An official at the US Federal Reserve (Fed) on Saturday advocated that the institution continue to hike interest rates sharply until inflation actually falls. The Fed hiked rates 0.75 point in late July, a much larger hike than the usual quarter point.
“Similar hikes should be considered until inflation falls consistently, significantly and sustainably,” Fed Governor Michelle Bowman told the Kansas Bankers Association.
“It is absolutely essential that we continue to use our monetary policy tools until we manage to bring inflation back to our 2% target.”She added.
Inflation reached 6.8% in June according to the Fed’s favorite PCE index over a year and 9.1% according to the CPI index. Michelle Bowman discussed “a significant risk of high inflation next year for basic needs, including food, shelter, fuel and vehicles”. Especially since the labor market with a shortage of workers remains tight. However, “One aspect of the labor market that hasn’t recovered is participation”the governor states: “Almost four million people (in) always missing”.
The labor market showed unexpected momentum in July and the country has now regained the 22 million jobs destroyed by the pandemic, while the unemployment rate has fallen to 3.5%, as in February 2020. However, the participation rate remained stable at 62.1% in comparison to 63.4% in February 2020.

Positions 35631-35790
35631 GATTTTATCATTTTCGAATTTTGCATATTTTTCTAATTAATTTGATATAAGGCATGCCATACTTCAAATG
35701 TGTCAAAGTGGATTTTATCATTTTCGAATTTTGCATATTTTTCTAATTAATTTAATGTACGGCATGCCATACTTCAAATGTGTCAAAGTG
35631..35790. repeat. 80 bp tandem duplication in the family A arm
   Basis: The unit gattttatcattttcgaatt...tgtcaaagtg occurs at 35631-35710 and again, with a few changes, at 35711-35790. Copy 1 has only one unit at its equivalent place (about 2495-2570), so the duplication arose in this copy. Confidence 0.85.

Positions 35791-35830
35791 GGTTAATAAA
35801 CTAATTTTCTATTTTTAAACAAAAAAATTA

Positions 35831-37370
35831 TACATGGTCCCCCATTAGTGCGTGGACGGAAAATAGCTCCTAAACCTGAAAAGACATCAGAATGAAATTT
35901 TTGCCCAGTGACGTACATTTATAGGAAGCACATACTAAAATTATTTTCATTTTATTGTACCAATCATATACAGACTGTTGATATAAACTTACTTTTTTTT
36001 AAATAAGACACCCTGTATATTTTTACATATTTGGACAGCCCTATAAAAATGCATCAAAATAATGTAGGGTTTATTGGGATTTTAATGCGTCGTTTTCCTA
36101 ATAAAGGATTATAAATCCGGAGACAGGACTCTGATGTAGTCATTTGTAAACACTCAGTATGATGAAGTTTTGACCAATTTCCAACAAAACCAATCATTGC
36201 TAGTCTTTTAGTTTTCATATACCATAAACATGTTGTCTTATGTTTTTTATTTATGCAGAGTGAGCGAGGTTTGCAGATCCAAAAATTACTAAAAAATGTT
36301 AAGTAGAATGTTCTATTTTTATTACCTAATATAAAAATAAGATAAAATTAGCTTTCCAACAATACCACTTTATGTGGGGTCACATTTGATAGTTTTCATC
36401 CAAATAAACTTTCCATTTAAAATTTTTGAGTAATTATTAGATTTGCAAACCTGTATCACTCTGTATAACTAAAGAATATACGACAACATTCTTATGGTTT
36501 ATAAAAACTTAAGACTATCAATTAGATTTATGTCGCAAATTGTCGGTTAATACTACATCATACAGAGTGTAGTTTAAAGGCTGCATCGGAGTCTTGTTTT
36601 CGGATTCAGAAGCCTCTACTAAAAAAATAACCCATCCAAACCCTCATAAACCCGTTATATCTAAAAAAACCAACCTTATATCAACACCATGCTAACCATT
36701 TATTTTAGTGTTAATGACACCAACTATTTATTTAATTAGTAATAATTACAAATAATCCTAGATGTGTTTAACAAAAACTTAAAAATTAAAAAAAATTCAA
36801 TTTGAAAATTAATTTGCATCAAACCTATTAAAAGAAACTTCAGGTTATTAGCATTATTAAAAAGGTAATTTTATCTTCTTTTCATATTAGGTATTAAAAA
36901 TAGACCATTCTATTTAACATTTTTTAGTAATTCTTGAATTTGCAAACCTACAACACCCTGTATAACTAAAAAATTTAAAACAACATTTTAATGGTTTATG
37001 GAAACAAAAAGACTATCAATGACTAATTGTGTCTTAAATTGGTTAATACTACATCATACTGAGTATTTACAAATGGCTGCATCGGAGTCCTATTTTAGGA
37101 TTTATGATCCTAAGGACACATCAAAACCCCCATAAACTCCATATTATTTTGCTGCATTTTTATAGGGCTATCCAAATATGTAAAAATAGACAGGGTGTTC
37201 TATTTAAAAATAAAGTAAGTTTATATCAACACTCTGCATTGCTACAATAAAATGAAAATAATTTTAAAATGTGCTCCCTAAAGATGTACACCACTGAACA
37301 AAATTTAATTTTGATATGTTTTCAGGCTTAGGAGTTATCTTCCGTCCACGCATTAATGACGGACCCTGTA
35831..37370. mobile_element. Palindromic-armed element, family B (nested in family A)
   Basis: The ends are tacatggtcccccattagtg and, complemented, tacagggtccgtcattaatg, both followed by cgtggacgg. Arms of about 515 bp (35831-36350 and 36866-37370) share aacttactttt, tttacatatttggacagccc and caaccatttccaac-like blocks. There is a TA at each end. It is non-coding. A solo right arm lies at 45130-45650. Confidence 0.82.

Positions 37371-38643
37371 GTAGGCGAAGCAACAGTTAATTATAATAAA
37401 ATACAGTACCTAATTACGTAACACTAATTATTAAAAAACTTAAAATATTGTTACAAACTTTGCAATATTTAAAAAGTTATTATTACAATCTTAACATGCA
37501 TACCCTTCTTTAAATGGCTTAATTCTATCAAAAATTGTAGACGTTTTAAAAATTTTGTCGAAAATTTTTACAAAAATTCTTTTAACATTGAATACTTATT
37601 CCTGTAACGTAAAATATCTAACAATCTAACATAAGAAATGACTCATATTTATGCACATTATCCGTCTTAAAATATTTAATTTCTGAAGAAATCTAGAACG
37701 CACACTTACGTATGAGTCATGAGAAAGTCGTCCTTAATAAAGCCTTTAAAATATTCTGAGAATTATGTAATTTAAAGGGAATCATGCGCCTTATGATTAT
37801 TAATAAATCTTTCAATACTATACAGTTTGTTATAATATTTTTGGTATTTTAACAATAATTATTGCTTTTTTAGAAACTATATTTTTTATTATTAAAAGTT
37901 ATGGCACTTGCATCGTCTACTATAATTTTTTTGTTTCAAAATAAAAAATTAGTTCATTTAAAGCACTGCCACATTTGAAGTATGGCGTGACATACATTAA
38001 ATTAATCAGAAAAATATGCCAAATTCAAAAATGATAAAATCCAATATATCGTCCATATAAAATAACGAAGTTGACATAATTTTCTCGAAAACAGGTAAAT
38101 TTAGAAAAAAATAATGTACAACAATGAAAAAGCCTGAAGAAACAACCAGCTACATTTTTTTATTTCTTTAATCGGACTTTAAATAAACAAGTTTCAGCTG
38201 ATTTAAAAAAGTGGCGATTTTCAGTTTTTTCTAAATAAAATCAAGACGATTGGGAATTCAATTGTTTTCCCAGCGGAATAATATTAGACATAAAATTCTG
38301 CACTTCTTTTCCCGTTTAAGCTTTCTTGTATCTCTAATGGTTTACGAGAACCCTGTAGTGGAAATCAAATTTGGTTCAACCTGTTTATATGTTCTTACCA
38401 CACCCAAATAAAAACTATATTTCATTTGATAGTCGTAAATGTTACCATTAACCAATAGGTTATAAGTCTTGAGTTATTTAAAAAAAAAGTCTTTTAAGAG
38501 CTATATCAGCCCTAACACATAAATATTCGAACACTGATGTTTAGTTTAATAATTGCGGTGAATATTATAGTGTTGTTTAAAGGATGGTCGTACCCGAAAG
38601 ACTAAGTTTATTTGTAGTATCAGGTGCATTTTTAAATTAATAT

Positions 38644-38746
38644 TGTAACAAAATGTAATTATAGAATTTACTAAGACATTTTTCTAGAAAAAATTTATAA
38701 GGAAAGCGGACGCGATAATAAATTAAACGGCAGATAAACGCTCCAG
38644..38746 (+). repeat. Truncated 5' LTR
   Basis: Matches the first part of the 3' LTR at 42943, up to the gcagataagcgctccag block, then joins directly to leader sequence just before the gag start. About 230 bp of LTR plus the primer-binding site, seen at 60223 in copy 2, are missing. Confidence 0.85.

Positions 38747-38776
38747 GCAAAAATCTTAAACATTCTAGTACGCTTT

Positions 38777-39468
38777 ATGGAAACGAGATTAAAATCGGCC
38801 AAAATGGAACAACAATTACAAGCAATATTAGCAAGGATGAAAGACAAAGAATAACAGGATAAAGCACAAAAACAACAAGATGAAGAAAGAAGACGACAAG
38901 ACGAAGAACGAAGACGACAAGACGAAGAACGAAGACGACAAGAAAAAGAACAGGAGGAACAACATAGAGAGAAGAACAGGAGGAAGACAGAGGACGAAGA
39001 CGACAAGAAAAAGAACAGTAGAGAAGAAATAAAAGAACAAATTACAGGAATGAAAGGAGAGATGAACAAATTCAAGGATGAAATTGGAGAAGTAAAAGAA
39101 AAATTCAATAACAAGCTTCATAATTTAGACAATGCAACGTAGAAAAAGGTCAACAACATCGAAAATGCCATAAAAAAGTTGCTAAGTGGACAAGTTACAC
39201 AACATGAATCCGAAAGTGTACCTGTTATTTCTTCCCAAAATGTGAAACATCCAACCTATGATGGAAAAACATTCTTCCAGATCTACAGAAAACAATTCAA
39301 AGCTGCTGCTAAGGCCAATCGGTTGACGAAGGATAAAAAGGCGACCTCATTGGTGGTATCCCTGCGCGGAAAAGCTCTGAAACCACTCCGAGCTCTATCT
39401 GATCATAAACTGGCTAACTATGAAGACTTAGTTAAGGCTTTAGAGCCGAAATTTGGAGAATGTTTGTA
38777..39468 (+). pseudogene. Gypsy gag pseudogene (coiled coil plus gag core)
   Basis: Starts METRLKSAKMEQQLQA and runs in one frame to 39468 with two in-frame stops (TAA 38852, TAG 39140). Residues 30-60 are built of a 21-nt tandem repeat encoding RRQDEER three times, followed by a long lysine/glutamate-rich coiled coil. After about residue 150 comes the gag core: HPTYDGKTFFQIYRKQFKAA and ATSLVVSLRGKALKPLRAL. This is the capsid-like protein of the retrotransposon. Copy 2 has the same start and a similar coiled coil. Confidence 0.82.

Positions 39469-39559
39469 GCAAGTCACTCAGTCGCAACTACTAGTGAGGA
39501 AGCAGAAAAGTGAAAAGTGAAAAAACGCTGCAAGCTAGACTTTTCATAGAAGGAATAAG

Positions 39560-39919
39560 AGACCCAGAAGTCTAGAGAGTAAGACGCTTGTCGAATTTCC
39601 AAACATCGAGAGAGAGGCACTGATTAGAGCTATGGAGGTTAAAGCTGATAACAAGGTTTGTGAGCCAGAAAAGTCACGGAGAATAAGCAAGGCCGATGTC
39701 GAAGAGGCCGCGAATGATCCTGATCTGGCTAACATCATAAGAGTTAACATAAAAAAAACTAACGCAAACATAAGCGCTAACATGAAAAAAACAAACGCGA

No recession in sight
The job market should remain “Celebration” despite the Fed’s rate hike, says Michelle Bowman, who nevertheless warns against it“a risk that our measures will slow down job creation or even reduce employment”. However, she finds it “The biggest threat to the strength of the labor market is excessive inflation”what could lead to it “a prolonged period of economic weakness combined with high inflation, such as (…) in the 1970s”.
The decline in GDP in the first two quarters of 2022 “Perhaps this is an indication that our measures (…) have the desired effect”. She doesn’t anticipate a recession, however “A Resumption of Growth” in the second half, followed by“moderate growth in 2023”. Fed interest rates are between 2.25 and 2.50%.